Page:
Sad news out of France this weekend. The grand master of modern French cuisine, Paul Bocuse has passed away. No specifics were provided, though he was 91 years of age and had suffered from Parkinson’s for several years.
Bocuse was most commonly associated with Nouvelle Cuisine, which stressed fresh ingredients, unusual flavor combinations and a constant reworking of the classics. His most famous dishes were the precursors to today’s idea of food porn – food that seduced not only with its flavor but its presentation as well. This is a man who stuffed sea bass with lobster mousse then wrapped it in pastry that looked like the scales and fins. And then there was that rabbit that looked like a a grown-up’s version of the Easter rabbit. But his most famous dish? Truffle soup V.G.E., named in honor of then French President Giscard d’Estaing. Chicken broth, foie gras and truffles, covered in puff pastry. Mmmmm…..
Bocuse was not the first in his family to build a career in the culinary arts, but tough years saw the sale of the family restaurant, Auberge du Pont de Collonges, in 1921 along with the right to use the Bocuse name. Bocuse himself would return as a chef at the restaurant in 1956, and by 1966, he would buy back the restaurant and family name. His most famous change – the introduction of a large neon sign on the roof of the restaurant that simply said “Paul Bocuse.”
As Nouvelle Cuisine lost favor, Mr. Bocuse began to distance himself from the movement. His major complaint was that the movement had veered away from its founding principles – it was no longer about the food on the plate, but the dollar signs on the bill. Bocuse would continue to push the idea of reinventing traditional dishes and by the 1980’s, his culinary empire would reach across the Atlantic to include restaurants in America.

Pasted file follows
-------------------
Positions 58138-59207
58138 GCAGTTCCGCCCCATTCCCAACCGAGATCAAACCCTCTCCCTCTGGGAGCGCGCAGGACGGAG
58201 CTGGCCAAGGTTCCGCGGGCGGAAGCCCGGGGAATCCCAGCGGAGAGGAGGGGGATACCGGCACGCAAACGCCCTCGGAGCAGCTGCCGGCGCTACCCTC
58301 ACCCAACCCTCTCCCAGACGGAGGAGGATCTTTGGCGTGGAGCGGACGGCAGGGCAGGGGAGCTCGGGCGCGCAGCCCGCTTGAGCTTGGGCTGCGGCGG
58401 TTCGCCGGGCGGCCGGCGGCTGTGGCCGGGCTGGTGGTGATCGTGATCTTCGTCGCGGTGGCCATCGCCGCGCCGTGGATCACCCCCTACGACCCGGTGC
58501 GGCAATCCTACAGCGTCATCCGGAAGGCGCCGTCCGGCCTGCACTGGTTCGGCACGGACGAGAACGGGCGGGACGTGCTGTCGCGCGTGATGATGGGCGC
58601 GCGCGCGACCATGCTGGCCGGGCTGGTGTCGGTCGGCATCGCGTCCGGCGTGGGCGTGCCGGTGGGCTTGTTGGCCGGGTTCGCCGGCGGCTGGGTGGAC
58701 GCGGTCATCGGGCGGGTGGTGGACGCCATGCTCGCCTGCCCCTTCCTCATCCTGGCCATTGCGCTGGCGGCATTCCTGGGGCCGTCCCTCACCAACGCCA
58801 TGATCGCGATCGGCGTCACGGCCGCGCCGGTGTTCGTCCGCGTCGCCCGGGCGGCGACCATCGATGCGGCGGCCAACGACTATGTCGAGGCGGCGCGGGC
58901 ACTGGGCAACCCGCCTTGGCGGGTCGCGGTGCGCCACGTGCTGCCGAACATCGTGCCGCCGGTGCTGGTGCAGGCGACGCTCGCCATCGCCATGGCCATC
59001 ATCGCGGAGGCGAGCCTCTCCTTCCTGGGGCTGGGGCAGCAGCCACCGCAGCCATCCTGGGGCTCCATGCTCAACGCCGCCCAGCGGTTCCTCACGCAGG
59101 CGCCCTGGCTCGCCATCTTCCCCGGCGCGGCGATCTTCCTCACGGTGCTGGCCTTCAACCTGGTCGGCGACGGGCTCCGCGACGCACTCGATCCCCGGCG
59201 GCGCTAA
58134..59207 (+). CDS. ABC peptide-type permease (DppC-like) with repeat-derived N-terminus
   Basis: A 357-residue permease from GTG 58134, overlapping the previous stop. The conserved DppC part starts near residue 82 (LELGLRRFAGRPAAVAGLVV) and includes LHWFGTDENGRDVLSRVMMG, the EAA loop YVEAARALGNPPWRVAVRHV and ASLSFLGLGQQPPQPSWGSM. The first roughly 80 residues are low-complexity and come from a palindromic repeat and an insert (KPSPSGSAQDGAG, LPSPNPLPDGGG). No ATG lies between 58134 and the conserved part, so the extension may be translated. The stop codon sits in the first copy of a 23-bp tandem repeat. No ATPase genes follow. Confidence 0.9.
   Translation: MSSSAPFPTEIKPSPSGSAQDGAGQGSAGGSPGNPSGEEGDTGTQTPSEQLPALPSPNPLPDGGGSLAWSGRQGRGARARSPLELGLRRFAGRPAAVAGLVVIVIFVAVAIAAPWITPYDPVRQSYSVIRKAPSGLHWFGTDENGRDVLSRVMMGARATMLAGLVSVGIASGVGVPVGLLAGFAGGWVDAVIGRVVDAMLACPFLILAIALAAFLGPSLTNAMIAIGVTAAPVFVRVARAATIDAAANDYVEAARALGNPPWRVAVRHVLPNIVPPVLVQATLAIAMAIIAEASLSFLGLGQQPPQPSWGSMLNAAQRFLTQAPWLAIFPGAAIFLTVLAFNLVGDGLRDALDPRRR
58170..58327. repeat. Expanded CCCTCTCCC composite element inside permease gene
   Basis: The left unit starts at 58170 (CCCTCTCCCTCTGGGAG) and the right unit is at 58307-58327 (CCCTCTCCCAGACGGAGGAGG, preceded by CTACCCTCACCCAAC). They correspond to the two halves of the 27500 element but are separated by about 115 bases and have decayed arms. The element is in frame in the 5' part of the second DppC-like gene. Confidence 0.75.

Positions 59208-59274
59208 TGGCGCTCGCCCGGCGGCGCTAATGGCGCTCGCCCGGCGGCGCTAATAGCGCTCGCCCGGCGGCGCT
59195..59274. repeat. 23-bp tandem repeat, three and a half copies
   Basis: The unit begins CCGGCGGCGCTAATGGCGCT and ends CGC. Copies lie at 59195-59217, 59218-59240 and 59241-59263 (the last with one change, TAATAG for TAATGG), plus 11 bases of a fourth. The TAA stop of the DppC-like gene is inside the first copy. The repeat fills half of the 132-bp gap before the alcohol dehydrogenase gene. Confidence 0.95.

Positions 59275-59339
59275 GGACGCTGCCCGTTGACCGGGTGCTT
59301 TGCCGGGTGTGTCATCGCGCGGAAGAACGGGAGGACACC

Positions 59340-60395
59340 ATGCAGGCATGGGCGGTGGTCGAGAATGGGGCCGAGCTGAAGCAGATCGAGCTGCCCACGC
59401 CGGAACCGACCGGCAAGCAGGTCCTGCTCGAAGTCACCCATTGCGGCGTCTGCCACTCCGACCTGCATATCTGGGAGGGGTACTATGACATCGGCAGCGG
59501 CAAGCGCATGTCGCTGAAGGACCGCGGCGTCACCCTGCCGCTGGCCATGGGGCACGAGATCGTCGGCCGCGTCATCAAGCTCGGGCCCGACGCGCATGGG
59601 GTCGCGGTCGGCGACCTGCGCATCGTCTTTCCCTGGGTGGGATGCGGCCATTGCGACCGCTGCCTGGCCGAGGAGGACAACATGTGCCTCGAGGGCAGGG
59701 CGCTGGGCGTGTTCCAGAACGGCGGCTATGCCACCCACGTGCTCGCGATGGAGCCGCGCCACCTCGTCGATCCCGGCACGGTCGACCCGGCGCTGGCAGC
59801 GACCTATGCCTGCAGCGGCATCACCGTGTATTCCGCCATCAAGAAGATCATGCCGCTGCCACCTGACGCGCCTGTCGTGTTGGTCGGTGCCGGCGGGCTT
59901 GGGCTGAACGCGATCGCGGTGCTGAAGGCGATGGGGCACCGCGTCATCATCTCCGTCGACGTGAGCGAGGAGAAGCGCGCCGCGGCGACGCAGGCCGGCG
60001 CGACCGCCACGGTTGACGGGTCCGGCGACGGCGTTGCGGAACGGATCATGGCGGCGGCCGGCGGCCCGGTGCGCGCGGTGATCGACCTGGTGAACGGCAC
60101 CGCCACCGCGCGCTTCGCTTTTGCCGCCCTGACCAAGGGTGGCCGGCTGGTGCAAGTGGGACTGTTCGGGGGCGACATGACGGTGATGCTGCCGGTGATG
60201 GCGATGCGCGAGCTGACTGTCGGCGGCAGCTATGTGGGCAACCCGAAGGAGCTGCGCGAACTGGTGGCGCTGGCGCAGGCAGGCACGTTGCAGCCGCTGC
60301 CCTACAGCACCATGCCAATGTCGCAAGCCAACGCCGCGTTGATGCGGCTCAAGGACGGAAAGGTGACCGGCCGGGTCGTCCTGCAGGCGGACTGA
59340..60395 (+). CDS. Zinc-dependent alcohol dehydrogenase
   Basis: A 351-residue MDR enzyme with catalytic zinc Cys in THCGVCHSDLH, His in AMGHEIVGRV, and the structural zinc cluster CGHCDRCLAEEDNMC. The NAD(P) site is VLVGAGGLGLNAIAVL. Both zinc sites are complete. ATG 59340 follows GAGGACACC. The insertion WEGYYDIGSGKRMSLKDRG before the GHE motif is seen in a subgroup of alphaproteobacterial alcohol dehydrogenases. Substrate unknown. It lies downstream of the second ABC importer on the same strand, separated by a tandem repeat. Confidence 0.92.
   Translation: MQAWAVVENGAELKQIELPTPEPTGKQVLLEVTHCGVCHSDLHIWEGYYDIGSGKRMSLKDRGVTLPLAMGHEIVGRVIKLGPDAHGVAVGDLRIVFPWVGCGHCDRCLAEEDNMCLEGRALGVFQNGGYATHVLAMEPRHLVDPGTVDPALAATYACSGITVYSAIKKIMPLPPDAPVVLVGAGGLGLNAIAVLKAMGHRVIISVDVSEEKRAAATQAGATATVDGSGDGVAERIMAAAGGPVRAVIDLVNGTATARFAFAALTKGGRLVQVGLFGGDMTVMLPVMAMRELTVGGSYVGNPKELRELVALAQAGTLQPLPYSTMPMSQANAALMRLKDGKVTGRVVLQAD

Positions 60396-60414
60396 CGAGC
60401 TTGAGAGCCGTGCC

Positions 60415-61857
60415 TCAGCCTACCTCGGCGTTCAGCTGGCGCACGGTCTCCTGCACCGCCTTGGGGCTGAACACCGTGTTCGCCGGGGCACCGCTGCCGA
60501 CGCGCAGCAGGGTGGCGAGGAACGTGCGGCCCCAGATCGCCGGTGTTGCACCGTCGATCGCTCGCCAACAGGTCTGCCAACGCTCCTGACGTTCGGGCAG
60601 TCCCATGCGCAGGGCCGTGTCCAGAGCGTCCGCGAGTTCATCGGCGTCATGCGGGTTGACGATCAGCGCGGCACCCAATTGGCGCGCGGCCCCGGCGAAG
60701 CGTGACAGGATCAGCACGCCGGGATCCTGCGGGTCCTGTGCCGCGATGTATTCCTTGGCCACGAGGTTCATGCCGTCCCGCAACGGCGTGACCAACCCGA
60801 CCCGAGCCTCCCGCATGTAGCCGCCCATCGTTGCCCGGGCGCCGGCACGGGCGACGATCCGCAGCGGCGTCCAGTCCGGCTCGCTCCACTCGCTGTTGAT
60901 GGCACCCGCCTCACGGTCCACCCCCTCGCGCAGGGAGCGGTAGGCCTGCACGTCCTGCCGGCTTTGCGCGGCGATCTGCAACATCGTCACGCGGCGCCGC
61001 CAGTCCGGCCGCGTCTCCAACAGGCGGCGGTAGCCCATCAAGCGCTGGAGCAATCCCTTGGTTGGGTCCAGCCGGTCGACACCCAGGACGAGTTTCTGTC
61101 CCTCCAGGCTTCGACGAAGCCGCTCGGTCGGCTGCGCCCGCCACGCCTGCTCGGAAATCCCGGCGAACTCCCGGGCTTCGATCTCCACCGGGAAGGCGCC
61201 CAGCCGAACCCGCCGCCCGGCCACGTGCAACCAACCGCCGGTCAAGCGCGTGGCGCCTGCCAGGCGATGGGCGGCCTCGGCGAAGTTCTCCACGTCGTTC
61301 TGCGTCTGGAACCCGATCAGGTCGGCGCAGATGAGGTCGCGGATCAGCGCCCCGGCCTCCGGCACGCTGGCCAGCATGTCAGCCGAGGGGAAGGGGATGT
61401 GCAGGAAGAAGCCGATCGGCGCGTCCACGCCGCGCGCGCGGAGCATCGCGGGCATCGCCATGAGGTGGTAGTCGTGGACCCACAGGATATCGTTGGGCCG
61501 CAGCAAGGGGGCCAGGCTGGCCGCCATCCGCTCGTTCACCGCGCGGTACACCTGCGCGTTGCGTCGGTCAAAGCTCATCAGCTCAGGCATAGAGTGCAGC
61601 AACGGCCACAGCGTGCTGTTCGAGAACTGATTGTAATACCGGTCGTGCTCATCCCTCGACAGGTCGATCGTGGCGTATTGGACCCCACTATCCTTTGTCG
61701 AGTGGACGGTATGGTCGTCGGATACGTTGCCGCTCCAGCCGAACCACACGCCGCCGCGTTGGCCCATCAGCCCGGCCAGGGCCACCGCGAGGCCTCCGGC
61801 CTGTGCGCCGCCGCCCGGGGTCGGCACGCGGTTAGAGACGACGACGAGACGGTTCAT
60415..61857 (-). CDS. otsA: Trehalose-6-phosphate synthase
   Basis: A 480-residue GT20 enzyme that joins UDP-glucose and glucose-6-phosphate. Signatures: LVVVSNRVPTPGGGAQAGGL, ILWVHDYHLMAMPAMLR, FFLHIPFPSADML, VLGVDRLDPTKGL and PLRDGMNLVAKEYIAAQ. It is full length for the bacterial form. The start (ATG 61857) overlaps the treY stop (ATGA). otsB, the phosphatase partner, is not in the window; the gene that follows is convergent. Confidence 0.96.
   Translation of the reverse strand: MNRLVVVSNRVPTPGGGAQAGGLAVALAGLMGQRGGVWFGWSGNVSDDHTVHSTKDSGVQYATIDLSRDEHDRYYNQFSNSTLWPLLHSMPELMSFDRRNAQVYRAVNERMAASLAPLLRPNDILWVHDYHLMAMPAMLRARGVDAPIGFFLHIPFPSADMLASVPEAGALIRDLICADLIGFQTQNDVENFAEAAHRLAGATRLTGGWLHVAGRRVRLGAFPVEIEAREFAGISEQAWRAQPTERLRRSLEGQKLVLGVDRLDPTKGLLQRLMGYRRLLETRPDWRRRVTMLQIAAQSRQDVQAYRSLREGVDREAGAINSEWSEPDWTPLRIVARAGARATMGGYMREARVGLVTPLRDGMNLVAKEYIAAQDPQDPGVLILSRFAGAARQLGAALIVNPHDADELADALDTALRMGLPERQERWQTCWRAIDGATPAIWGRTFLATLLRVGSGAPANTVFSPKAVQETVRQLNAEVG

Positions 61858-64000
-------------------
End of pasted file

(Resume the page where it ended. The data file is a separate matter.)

He was one of three chefs selected by the French government to design the restaurant at the French exhibit at Epcot Center. Les Chefs de France opened in 1982 and quickly became the most sought-after meal in the entire park. The restaurant still exists today, under the name Monsieur Paul in honor of Bocuse. Bocuse’s son Jerome operates the restaurant and the chef, Nicolas Lemoyne, is a graduate of Bocuse’s Auberge. It still follows the Bocuse philosophy of tradition with a twist – escargot with parsley coulis and garlic cream, or a Maine lobster claw wrapped in shredded puff pastry and fried then topped with lime sweet peas, white asparagus, porcini mushrooms and lobster veloute.
Were drooling just thinking about it.
Bocuse was also the father of competition cooking. His promotional event for a Lyons trade fair became the most famous competitive cooking event in the world – the Bocuse d’Or. International teams now compete every two years for the coveted title, and some of today’s most famous chefs have taken part.
Bocuse, of course, uderstood the importance of wine as part of the meal and his belief in natural ingredients extended to the bottle that would go with the food. His wine lists included Sierra du Sud, a heady, deeply flavored Cotes du Rhone that pairs well with the intensely flavored dishes that Bocuse so loved, or a Condrieu La Loye, a big bouquet of flowery notes that compliments many of the seafood dishes.
As you might expect, Bocuse did take a stab at making his own wine. The Bocuse empire included a Cuvée in Bordeaux and a property in Beaujolais. Much to his chagrin, the wines never took off the way his food did. The wines have always done well, and have received good reviews, but never the rave reviews on a level with his food. We had the opportunity to sample a Bocuse bordeaux a while ago. It was good, light on the tannins, more of a fruit forward wine. As red Bordeaux go, it felt light, but paired with a good steak hot off the grill, it was more than equal to the task.
Sadly, we have no Bocuse wines in the collection at the moment, but we’ll open a good French tonight and offer a toast to the King.